The Ohio Supreme Court unanimously ruled April 30 it’s not illegal for Secretary of State Jennifer Brunner to try to determine the parties behind an organization that challenged Gov. Ted Strickland’s 2009 directive on racetrack gaming.
Brunner had issued subpoenas to key officials behind LetOhioVote.org, whose 2009 lawsuit led to a petition drive to decide racetrack slots on the November 2010 ballot in Ohio. There has been no official word the measure will be on the ballot.
The Toledo Blade reported about $1.5 million came from LetOhioVote.org and a Virginia-based non-profit called New Models.
The developments over the past year have led to speculation backers of last year’s successful four-city casino referendum—Dan Gilbert, part owner of the Cleveland Cavaliers and chairman of Quicken Loans; and Pennsylvania-based Penn National Gaming Inc.—had attempted to thwart the governor’s plan for racetrack video lottery terminals because of the potential competition.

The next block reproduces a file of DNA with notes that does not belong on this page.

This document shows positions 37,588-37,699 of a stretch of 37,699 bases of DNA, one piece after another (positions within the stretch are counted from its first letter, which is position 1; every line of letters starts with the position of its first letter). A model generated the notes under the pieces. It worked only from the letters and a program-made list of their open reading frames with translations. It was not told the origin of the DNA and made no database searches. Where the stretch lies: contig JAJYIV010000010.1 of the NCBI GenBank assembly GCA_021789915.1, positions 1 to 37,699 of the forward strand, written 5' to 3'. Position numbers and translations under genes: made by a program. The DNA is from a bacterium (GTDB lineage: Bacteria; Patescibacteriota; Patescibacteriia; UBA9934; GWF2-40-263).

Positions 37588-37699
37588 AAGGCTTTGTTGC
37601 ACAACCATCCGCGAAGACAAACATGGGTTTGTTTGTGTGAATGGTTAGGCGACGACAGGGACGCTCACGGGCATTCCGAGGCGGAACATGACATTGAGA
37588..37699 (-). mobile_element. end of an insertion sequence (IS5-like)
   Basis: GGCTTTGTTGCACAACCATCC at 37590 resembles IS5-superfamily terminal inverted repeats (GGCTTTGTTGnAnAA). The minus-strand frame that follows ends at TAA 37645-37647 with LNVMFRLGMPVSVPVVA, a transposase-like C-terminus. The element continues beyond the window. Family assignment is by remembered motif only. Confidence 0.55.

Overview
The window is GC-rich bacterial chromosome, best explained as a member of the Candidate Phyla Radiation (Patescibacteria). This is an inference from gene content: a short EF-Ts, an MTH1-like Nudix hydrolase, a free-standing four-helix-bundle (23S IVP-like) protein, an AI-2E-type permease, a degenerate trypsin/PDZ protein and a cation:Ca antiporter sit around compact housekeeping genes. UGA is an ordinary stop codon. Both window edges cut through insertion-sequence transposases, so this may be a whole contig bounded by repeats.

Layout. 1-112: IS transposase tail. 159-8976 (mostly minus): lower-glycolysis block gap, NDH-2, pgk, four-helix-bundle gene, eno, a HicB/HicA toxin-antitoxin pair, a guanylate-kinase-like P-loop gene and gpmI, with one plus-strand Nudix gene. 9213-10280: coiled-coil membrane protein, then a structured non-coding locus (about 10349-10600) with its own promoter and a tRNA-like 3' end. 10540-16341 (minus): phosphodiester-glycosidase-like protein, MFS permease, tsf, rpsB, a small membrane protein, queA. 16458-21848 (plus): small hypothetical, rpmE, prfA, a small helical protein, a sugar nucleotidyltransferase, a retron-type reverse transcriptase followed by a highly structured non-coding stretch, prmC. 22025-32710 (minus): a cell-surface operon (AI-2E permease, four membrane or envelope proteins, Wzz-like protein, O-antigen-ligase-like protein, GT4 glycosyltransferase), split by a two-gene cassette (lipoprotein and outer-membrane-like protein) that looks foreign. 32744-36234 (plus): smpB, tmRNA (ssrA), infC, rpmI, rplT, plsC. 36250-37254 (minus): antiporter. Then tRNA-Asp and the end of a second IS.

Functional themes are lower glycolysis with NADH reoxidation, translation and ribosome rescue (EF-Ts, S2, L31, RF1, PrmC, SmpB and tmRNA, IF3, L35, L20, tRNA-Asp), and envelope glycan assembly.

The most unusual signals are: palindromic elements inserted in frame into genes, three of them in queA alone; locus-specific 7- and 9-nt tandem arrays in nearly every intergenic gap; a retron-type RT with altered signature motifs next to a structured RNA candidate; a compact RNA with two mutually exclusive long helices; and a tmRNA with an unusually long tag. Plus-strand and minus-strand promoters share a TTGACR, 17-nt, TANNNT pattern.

The Blade reported that Acting Chief Justice Paul Pfeifer, in a concurring opinion, described the LetOhioVote.org initiative as “involving straw men, front organizations, red herrings, and smoke and mirrors, and winding its way from Ohio to the New Models ‘headquarters’ in a nondescript house in suburban McLean, Va., and back again, with possibly a couple of stops in the boardroom of a gaming company or in the luxury suite of a basketball arena.”
A spokesman for LetOhioVote.org told the Toledo newspaper no decision had been made on whether to comply with Brunner’s subpoenas.
The 2009 referendum authorizes full-scale casino gambling at four facilities, one each in Cincinnati, Cleveland, Columbus, and Toledo. It could be several years before the first one is in operation.
The delay in Strickland's plan has placed the already struggling Ohio horse racing industry in a holding pattern. PNGI has a deal to purchase Beulah Park near Columbus, but Harrah’s Entertainment must soon decide whether to pursue its option to buy Thistledown near Cleveland.
River Downs near Cincinnati has entertained multiple offers from casino companies but none have amounted to a deal. Two other Ohio tracks, Raceway Park and Scioto Downs, are owned by casino companies PNGI and MTR Gaming Group, respectively.